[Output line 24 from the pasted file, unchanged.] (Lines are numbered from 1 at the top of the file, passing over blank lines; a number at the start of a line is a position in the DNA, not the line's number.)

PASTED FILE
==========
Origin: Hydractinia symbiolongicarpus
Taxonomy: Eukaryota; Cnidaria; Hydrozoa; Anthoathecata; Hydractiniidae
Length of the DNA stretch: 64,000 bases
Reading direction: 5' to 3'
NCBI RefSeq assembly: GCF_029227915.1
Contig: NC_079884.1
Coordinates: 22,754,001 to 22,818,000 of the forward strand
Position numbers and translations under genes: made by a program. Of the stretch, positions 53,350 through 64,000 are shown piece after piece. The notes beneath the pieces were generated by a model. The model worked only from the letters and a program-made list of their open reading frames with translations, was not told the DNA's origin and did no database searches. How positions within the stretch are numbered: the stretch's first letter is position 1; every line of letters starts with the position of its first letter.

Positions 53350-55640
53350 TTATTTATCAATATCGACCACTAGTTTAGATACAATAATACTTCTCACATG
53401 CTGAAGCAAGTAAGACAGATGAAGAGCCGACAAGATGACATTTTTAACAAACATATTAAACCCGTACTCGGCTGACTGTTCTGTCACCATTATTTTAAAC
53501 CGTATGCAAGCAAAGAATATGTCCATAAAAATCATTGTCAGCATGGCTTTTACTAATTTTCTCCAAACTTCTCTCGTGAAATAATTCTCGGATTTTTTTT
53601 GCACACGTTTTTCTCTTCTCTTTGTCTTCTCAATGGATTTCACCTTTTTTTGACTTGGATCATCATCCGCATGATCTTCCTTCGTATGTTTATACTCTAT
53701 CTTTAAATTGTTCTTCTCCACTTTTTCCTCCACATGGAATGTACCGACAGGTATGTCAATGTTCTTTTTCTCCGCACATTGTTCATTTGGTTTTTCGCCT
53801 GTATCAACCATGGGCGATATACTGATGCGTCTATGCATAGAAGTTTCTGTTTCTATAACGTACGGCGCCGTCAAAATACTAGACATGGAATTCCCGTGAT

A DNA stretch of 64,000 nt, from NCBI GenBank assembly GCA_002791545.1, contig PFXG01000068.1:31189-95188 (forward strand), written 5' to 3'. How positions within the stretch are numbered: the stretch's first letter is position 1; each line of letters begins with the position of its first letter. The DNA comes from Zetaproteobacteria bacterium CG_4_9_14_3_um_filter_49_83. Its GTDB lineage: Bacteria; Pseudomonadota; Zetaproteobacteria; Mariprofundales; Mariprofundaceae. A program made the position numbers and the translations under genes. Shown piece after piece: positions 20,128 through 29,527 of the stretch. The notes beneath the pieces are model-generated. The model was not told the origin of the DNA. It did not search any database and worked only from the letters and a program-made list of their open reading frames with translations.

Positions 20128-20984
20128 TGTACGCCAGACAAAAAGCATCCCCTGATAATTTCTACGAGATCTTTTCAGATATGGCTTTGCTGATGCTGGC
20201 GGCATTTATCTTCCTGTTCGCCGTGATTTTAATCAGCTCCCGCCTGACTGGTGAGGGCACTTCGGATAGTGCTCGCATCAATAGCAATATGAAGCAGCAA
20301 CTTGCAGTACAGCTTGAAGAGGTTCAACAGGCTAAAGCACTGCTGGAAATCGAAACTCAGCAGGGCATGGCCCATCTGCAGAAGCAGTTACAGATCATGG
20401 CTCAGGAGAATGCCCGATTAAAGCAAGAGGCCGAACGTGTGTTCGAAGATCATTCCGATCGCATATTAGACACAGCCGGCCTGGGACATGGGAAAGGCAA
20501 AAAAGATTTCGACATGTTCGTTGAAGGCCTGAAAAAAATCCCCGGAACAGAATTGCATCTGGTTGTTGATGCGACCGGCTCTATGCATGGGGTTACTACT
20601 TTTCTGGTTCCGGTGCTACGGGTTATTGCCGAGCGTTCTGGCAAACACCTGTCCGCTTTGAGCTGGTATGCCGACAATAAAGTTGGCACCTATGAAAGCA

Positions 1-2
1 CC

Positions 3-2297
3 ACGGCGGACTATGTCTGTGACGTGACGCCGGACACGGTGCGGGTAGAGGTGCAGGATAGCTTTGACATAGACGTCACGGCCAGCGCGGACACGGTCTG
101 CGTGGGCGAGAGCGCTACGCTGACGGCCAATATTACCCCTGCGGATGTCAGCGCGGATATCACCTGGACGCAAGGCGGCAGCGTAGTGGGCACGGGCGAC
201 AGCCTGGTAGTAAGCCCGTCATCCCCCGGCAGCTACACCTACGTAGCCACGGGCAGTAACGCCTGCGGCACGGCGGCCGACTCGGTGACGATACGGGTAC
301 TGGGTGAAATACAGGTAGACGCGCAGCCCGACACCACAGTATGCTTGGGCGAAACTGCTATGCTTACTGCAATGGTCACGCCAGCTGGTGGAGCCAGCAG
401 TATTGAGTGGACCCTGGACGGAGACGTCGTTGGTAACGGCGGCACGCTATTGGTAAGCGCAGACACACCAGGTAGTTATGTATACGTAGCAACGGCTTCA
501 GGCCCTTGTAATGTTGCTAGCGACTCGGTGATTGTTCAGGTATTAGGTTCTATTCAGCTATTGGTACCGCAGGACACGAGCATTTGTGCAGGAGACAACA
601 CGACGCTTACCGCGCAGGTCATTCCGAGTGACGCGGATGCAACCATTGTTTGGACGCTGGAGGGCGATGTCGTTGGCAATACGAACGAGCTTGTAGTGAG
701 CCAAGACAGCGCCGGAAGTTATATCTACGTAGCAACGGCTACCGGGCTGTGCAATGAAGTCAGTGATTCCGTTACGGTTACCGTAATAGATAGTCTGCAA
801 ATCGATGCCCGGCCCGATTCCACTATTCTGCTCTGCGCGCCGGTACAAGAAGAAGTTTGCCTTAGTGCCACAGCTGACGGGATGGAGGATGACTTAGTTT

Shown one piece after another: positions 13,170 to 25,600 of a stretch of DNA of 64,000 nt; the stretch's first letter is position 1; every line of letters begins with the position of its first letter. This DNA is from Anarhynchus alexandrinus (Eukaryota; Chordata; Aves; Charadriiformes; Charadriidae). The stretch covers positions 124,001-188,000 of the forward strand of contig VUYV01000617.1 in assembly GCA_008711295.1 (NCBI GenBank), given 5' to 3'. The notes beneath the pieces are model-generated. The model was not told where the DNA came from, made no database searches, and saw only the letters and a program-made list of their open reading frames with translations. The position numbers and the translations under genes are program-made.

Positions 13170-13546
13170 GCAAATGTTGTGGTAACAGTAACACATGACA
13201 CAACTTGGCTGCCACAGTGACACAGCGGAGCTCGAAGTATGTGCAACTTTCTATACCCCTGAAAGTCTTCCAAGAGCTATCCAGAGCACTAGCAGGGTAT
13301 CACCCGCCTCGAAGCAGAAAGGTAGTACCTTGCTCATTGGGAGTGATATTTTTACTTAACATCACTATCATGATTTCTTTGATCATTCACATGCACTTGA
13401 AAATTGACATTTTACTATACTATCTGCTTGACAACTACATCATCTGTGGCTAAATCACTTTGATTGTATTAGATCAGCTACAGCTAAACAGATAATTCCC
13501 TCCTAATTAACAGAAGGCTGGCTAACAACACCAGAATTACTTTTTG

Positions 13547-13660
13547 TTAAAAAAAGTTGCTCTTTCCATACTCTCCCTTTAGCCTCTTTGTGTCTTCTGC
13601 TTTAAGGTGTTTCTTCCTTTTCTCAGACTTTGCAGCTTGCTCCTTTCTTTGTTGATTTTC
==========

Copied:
Positions 1-2